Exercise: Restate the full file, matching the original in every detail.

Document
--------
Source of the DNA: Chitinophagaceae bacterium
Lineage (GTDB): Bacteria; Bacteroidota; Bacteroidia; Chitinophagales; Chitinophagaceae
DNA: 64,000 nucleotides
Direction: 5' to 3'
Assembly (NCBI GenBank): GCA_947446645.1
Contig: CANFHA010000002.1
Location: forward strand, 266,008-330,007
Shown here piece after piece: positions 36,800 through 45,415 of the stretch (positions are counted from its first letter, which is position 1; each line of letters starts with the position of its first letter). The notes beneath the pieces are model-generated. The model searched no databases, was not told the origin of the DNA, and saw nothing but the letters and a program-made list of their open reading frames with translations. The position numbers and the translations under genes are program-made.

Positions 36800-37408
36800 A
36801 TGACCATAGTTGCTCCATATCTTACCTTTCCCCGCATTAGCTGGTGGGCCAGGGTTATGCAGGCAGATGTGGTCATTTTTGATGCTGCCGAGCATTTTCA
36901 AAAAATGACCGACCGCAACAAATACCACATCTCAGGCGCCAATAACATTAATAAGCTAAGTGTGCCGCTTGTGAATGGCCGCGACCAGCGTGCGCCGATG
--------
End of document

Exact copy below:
Source of the DNA: Chitinophagaceae bacterium
Lineage (GTDB): Bacteria; Bacteroidota; Bacteroidia; Chitinophagales; Chitinophagaceae
DNA: 64,000 nucleotides
Direction: 5' to 3'
Assembly (NCBI GenBank): GCA_947446645.1
Contig: CANFHA010000002.1
Location: forward strand, 266,008-330,007
Shown here piece after piece: positions 36,800 through 45,415 of the stretch (positions are counted from its first letter, which is position 1; each line of letters starts with the position of its first letter). The notes beneath the pieces are model-generated. The model searched no databases, was not told the origin of the DNA, and saw nothing but the letters and a program-made list of their open reading frames with translations. The position numbers and the translations under genes are program-made.

Positions 36800-37408
36800 A
36801 TGACCATAGTTGCTCCATATCTTACCTTTCCCCGCATTAGCTGGTGGGCCAGGGTTATGCAGGCAGATGTGGTCATTTTTGATGCTGCCGAGCATTTTCA
36901 AAAAATGACCGACCGCAACAAATACCACATCTCAGGCGCCAATAACATTAATAAGCTAAGTGTGCCGCTTGTGAATGGCCGCGACCAGCGTGCGCCGATG